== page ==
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Alex McKie, 1984. A native of Felling on Tyne, of Donegal stock, he was a fine singer of comic and classic Irish songs, with a number of lesser known Geordie songs - he claimed to have introduced Sally Gee to the folk clubs, and he was probably right.  His strong Geordie accent disappeared when he sang from his varied Irish repertoire, and his sense of humour was earthy and infectious.  A trademark song was Sean McCarthy's hilarious Red haired Mary which struck a particular chord in Scottish circles!

Always active on the Tyneside Irish scene, and a fine Irish dancer, the folk revival saw him help organise the Royal Turf club in Felling, part of the hugely successful 1960s circuit of clubs alongside the Newcastle Bridge, Marsden Inn and the legendary Elliots club at Birtley, where he became a regular in later years.

When the Turf closed, as well as regular informal sessions at his beloved Columba Social Club, his songs were often heard in front of the Marsden Rattlers band of South Shields, and his dance-calling skills were well employed by that band.  He also played piano and occasional fiddle with the band and his piano can be heard on the 1970s BBC LP Songs of Northumbria.  He also became part of the legendary Boldon Banjo Band in the 70s, and thoroughly enjoyed the regular music nights in the Boldon Lad in the Durham colliery village of that name - not all 'folk' music maybe, but part of a great tradition where The Sheikh of Araby met Cushie Butterfield.  He had become a regular visitor to the thriving music scene in Fife and the east of Scotland, and the few accolades at the end of this will attest to how well he was regarded in that area.

A fireman by trade, he retired on health grounds in 1980 and he missed the party, preferring a less formal celebratory 'knees up' with music and old friends in The Malvern pub in Dover.  Friendships took him to Iive in West Cork in the '90s, where his fine singing and nimble Irish dancing has been much appreciated at his local Vincent Coughlan's pub in Ballydehob, although the locals never really cracked the accent!  I often overheard local people there saying he had songs from his Donegal family that had never been heard in Ireland.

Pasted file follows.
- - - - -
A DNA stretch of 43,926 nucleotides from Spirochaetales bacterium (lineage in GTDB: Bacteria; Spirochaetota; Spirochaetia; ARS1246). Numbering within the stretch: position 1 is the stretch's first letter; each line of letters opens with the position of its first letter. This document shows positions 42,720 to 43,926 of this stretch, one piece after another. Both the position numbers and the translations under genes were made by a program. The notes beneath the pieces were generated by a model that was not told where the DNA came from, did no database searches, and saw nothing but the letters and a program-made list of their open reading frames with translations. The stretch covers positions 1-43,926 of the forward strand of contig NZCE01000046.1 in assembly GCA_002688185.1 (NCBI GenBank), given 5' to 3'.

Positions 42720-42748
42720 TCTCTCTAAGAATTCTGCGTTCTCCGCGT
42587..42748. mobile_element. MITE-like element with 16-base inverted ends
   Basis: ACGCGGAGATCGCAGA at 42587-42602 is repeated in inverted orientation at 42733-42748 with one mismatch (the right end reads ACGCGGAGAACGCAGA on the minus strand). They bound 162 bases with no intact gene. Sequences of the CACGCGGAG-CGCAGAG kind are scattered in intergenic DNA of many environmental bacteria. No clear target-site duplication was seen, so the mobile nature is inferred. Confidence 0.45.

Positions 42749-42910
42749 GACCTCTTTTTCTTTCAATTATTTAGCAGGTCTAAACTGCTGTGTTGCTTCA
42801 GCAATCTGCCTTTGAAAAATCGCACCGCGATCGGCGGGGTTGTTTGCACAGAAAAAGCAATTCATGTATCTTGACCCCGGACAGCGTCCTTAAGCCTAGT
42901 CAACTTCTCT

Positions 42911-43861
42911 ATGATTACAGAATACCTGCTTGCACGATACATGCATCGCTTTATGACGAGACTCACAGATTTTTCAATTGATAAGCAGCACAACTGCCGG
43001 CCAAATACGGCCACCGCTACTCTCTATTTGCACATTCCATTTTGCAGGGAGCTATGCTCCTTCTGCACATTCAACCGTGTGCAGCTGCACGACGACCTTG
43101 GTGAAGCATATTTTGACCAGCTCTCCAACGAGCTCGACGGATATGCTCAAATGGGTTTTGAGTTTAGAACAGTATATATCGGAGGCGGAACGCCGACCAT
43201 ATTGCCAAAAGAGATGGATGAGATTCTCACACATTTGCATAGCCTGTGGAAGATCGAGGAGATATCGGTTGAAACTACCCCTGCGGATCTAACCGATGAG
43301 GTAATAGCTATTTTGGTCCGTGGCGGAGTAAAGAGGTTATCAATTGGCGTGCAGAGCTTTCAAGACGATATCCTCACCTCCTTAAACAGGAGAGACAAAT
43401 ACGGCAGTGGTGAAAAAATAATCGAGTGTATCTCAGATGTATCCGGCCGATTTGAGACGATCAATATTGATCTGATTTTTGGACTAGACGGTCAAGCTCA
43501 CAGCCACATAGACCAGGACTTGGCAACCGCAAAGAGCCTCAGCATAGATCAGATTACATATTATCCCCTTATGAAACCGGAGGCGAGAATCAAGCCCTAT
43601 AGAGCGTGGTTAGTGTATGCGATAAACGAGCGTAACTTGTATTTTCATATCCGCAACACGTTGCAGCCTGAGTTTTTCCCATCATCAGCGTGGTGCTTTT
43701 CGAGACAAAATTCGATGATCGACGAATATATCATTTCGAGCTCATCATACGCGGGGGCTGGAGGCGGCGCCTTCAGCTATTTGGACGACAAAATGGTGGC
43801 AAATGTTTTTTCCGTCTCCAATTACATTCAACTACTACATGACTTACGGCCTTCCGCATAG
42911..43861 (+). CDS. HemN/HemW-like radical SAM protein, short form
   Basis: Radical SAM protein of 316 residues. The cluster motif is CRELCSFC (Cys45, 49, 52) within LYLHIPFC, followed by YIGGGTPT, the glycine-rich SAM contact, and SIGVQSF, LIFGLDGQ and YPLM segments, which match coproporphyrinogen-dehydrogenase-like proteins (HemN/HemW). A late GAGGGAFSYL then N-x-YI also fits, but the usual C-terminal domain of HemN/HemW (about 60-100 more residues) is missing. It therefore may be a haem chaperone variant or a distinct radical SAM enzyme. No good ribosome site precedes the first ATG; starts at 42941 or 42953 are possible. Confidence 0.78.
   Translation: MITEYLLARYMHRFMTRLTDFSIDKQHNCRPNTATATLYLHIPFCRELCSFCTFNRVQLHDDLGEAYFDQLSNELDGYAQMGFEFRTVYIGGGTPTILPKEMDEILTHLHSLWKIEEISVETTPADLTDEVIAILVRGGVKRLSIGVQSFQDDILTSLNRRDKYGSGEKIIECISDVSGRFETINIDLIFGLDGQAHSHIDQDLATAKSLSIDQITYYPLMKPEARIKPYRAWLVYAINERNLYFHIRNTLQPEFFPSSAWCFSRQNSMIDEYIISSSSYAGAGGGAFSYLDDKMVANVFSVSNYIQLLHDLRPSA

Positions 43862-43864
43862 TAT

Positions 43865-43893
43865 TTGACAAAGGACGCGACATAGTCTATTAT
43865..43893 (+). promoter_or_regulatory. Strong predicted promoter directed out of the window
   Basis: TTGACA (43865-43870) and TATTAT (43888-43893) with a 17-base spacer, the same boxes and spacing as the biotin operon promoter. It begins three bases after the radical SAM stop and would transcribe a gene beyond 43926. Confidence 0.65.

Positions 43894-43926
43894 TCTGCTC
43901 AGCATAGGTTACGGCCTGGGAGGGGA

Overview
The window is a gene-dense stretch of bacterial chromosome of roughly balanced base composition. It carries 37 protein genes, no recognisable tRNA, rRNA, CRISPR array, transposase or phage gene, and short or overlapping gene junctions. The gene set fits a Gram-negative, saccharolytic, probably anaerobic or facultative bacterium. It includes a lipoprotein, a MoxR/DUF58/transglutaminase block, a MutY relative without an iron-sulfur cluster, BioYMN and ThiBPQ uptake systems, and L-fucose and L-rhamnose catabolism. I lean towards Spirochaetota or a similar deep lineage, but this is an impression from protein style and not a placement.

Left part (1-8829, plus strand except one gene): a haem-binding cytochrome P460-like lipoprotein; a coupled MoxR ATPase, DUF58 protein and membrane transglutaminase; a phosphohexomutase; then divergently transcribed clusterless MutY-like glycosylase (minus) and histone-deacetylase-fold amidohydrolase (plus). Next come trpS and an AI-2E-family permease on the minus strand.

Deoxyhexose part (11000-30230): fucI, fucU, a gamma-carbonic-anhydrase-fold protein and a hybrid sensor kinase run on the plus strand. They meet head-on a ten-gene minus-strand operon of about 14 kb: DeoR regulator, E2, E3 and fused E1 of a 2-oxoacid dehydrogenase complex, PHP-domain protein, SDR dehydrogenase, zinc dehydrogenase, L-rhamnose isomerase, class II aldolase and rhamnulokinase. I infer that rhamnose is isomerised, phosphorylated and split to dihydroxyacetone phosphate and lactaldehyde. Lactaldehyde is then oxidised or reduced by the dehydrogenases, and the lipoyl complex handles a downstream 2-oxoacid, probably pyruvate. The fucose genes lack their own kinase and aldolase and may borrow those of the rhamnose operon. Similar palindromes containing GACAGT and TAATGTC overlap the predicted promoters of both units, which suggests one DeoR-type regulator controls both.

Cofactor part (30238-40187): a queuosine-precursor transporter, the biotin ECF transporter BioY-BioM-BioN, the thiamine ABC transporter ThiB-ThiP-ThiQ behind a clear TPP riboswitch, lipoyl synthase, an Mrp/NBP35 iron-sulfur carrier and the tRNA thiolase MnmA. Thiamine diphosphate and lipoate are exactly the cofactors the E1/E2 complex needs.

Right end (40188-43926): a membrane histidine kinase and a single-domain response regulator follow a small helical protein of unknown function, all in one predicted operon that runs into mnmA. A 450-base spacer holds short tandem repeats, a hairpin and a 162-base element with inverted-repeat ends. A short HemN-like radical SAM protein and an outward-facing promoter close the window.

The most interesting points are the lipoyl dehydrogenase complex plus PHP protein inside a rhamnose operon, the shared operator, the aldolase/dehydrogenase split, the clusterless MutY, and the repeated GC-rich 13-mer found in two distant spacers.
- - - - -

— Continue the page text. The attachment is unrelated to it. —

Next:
He kept up the links with North East England, and Birtley in particular, and as a winter refuge from the rain of his adopted West Cork he spent long spells in Southern Spain.  I and my wife Francie once came across him purely by accident in Fuengirola, holding forth with the locals telling them of the benefits of Newcastle Brown Ale and sausage sandwiches.

Alex was a singer of high quality, and a couple of his other 'specials' were The Brown and the Yellow Ale and The Gateshead Lass.  An attempt was made about 20 years ago to record his distinctive repertoire, but sadly a temporary throat problem intervened, and the project was shelved, a great loss to the traditional archive.

He'll be sadly missed by folk in various parts of these islands, and although I haven't seen him for many years, I'll certainly treasure his jokes, songs and general 'crack' of earlier years - here's to you Mr McKie, you were a true original.

Jim Bainbridge - 6.12.12

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